Sunday, 1 January 2017

Best in 2016

The hafted axe from Must Farm
(Cambridge Archaeological Unit, linked from the BBC site)

This is the time of the year when different organisations and media outlets have been naming the most important archaeological sites or finds. When looking at Britain there is no match to Must Farm, the water-logged Bronze Age sites named a northern Pompeii. The site was destroyed in a fire and the remains that collapsed into water have revealed unexpected insights to the daily life and technology, including all the wooden details of then everyday. This site was Heritage Daily’s number 1. The number 2 went for a Swedish find, albeit in Greece. The archaeologists from the University of Gothenburg have found an unknown Greek town from Thessaly.

Must Farm was also BBC’s number 1. They also acknowledged the start of the Anthropocene from AD 1950. However, they also pointed out how human activities have influenced environment long before modern times. It is suggested that the beginning of agriculture meant that the World was warming up already then thousands of years ago, perhaps leading to an avoidance of a new Ice Age.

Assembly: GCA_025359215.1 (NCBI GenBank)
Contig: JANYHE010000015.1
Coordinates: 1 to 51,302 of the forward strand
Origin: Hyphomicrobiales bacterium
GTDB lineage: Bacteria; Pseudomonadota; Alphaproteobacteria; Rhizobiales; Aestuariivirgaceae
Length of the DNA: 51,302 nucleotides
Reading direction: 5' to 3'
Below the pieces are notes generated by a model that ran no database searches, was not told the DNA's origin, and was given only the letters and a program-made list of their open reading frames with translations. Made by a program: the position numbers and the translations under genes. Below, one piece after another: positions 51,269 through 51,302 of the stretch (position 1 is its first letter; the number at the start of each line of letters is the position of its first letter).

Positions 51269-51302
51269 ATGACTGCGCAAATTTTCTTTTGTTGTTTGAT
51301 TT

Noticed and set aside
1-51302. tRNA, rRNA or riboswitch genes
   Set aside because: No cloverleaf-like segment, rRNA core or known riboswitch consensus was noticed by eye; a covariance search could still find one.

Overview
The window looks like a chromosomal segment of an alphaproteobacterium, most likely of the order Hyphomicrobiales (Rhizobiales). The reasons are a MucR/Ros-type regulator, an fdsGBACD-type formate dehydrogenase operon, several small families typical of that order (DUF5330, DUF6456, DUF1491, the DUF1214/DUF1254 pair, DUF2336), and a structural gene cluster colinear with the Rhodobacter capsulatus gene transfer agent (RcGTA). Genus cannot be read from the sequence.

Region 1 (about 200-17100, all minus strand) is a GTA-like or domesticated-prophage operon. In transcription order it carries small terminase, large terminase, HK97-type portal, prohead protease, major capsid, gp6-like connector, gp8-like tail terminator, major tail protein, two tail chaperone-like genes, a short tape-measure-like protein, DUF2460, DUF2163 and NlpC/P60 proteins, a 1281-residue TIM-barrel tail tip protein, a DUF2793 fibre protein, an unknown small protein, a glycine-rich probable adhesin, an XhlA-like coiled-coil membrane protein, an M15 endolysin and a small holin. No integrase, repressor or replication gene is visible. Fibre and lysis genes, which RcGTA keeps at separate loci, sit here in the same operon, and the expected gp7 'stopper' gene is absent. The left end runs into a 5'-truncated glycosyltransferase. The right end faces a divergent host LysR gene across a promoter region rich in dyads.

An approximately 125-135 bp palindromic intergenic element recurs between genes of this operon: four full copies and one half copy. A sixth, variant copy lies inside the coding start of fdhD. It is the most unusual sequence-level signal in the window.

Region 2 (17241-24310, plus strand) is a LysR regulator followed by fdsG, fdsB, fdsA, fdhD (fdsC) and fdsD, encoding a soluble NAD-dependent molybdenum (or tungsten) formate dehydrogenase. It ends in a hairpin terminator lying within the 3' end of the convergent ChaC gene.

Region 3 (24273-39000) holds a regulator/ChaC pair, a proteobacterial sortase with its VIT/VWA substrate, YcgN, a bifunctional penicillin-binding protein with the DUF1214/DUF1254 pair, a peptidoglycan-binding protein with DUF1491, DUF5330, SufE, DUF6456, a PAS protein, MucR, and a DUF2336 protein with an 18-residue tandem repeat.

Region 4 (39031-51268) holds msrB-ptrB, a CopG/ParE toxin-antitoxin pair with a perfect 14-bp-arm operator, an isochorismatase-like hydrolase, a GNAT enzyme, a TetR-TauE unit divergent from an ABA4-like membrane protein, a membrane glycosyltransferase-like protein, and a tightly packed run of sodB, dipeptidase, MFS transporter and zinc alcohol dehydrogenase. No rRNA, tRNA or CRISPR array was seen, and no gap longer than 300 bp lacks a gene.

On the Live Science web site the list of the finds of 2016 is naturally deprived of Must Farm, being a company with a major presence in the States. They do have offices in Europe, In the UK, Germany, France and Italy, but their list if filled with the more main stream, ‘exotic’ archaeological sites, including the reopening and the study of Jesus’s tomb and new piece of the Dead Sea Scroll. They also list the youngest individual mummified in ancient Egypt, a perhaps 20 weeks old foetus in the collections of Fitzwilliam Museum in Cambridge. They also notify El Castillo pyramid at Chichén Itzá including three pyramids one above each other on the same spot ranging from c. AD 600–800 to the date just before year AD 1000.

The reality is that it is very difficult to surpass Must Farm and its hafted bronze tools and other magnificient finds. However, Must Farm is only one of the nominees for the Current Archaeology Awards 2017. You can go and vote for the innovation of the last 50 years and the book of the year among different categories, voted by the general public. In that way, you can participate in archaeology right at the beginning of 2017.

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